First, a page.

Clever social media video campaign increases brand awareness for “Weird” Al

Jul 23 • Front Page, Social Media • 1680 Views

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“Weird” Al Yankovic has done it again. After more than 3 decades in the music industry, the prodigal parodist has stepped back into the limelight, delighting old fans, earning new ones, and hijacking newsfeeds in one of the cleverest social media outreach campaigns on record. From July 14th through July 21st, using the hashtag #8days8videos, “Weird” Al released one music video a day from his new album Mandatory Fun, which he also debuted in whole on day two. This would have been titillating enough for a society as Pavlovian as our own, but it gets better: rather than release the 8 videos through a single platform, Al spread the wealth over 8 separate video-sharing sites, including big players (YouTube), medium players (Nerdist), and little players (Yahoo Screen) alike. This had the twin effects of both increasing his brand awareness, which matters with the tech-savvy but attention-deficit teens and pre-teens, and also of delivering content to the far corners of the web, where traffic is slower but audiences older. A strategy this methodized would have been impressive had a newcomer like Justin Bieber done it, but the fact that it was “Weird” Al, a 54-year-old polka artist, is downright jaw-dropping.

 

 

Thirty-two years, or the length of the recording contract Al signed in 1982, is an unheard of career span for musical relevancy.  Which other artists that were popular in 1982 still are? Olivia Newton-John? Hall & Oates? The brilliance of “Weird” Al is that, as a parodist, his shtick is almost immune from the effects of aging. As America’s musical tastes changed over the years, Al changed with them. In this regard, he’s less like a musical artist than he is a stand-up comedian performing his sketches to music.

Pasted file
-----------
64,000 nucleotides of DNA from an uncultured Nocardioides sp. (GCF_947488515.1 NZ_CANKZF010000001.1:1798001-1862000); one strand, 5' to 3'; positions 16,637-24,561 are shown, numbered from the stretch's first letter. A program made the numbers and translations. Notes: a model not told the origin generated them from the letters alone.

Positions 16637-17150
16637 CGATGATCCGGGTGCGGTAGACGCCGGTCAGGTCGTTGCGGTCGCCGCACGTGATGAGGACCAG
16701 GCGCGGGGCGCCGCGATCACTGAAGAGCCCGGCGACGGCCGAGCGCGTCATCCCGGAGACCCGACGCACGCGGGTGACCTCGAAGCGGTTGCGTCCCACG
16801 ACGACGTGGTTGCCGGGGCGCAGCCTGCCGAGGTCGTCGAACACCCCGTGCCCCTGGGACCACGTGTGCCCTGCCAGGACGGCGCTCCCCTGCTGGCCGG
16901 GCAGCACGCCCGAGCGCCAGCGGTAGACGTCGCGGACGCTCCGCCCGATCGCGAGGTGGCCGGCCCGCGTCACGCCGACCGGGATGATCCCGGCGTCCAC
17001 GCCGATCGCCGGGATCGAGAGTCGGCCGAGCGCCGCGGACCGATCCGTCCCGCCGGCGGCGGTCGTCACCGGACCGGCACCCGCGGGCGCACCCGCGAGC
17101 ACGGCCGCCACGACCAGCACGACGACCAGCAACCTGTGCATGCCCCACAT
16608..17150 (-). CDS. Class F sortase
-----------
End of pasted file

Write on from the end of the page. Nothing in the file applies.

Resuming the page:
And this wasn’t just any 32 years either. This was a time period that saw the recording industry pillaged, like a defenseless hamlet in the path of marauding armies, by successive waves of content-delivery system upgrades: from cassette tapes, to CDs, to Napster, to iTunes, to Spotify, each wave taking more of the shoreline as it receded. Enter into this equation the rise (and fall) of MTV, YouTube, content-sharing and mobile computing, and you have a perfect storm to push out the scions of old media (i.e., anyone born before the Information Age) in favor of the tadpoles of new media (i.e., the Rebecca Blacks and PSYs).

 

It would have been difficult for any artist to survive in this environment, but twice as hard for a parodist, considering the barriers to entry have been so thoroughly eviscerated. Anyone, literally anyone, can upload a parody of the latest hit song within hours of release and, through positive word of mouth and a few shares, gain semi-celebrity status. Thirty-two years ago, “Weird” Al was a big fish in a small pond; today the pond is exponentially larger, but Al has managed to grow right along with it. And that’s a testament to his lyrical genius. Here’s to the next 32 years.

 

 

 

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